Published Date: 09/15/2014
By Reneé Watkins
It is that time of year – back to school in full swing, meet the teacher, Friday night football, college football, Christmas decorations before Labor Day, so hurry to the mall, all of which provides for a great deal of close contact and interaction with people and germs.
It seems today that everywhere we go; whether it is the grocery store, movie theater, restaurant, doctor’s office or the mall, we are seeing sterile cleanser dispensers. Fighting the spread of germs is on everyone’s mind these days and doing whatever we can to combat this battle is the main game plan. In fact, I am willing to bet that many of us carry a travel-sized sterile cleanser in our briefcase, purse or car. Bottom line – we are geared for battle and willing to take whatever steps needed to stop the spread of germs.
The Centers for Disease Control and Prevention (CDC) is an excellent resource of information on how to combat the spread of germs. They have created their “What You Should Know for the 2014-2015 Influenza Season” website, which you can find at http://j.mp/flu-14.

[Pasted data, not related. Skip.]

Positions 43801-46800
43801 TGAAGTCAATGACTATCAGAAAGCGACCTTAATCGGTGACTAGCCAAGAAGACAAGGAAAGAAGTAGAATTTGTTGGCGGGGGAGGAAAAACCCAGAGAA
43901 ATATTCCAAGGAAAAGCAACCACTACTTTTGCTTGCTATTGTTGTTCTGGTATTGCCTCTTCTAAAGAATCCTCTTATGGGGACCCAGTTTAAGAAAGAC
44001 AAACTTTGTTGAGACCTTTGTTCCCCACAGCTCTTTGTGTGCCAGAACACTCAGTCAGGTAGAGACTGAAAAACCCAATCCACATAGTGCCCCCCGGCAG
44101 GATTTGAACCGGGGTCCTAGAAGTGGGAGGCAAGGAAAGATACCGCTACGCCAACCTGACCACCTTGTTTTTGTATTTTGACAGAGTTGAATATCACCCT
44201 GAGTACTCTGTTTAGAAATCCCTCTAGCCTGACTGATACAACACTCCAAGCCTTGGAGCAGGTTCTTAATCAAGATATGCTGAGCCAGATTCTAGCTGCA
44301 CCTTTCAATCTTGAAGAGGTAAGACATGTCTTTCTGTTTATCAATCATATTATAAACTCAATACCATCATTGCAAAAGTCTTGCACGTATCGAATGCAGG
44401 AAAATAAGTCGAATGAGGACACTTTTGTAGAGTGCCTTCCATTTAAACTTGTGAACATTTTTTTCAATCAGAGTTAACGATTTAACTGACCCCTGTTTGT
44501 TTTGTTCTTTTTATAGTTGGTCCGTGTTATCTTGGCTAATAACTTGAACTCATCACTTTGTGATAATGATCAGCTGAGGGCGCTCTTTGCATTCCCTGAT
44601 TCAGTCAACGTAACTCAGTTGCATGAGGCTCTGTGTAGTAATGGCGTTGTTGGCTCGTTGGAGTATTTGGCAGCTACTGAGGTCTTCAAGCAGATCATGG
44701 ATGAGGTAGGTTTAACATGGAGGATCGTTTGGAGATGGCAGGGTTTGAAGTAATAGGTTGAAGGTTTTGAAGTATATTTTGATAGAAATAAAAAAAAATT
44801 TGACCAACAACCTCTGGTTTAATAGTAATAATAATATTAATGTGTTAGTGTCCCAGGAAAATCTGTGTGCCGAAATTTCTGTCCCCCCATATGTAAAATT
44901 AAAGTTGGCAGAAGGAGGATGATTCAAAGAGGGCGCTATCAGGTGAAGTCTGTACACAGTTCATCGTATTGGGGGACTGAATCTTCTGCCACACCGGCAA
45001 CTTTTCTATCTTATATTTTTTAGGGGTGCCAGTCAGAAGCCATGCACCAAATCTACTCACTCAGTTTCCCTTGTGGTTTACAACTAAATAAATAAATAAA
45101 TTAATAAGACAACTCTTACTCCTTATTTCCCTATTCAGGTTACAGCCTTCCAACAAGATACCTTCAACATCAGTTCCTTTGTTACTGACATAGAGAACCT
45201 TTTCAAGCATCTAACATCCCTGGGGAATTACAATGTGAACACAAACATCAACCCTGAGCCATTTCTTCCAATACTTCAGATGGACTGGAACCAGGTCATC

A few simple, common sense suggestions include:
- Avoid close contact with people who are sick
- Keep your distance from others when you are sick
- Stay home from work, school or shopping when you are sick
- Cover your mouth and nose when coughing or sneezing to prevent the spread of germs
- Wash your hands often with soap and water or alcohol-based hand sanitizer
- Avoid touching your eyes, nose or mouth with your hands
The best way to avoid becoming infected with a cold or flu virus is to wash your hands frequently with soap and water or with an alcohol-based sanitizer. Also avoid rubbing your eyes or biting your nails. Most importantly — get a flu vaccine every year.
The CDC recommends a yearly flu vaccine for everyone. This is the most important step in protecting yourself. The current flu vaccine is designed to protect against the three main flu strains that research indicates will cause the most illness during the flu season: H3N2 virus, Influenza B virus and H1N1 virus. Studies show that the flu vaccine creates a strong immune response in most healthy adults eight to 10 days after a single dose. Many pharmacies and physicians already have a supply of the new vaccine for this season, so please encourage your employees, family and friends to avoid the rush and schedule an appointment today.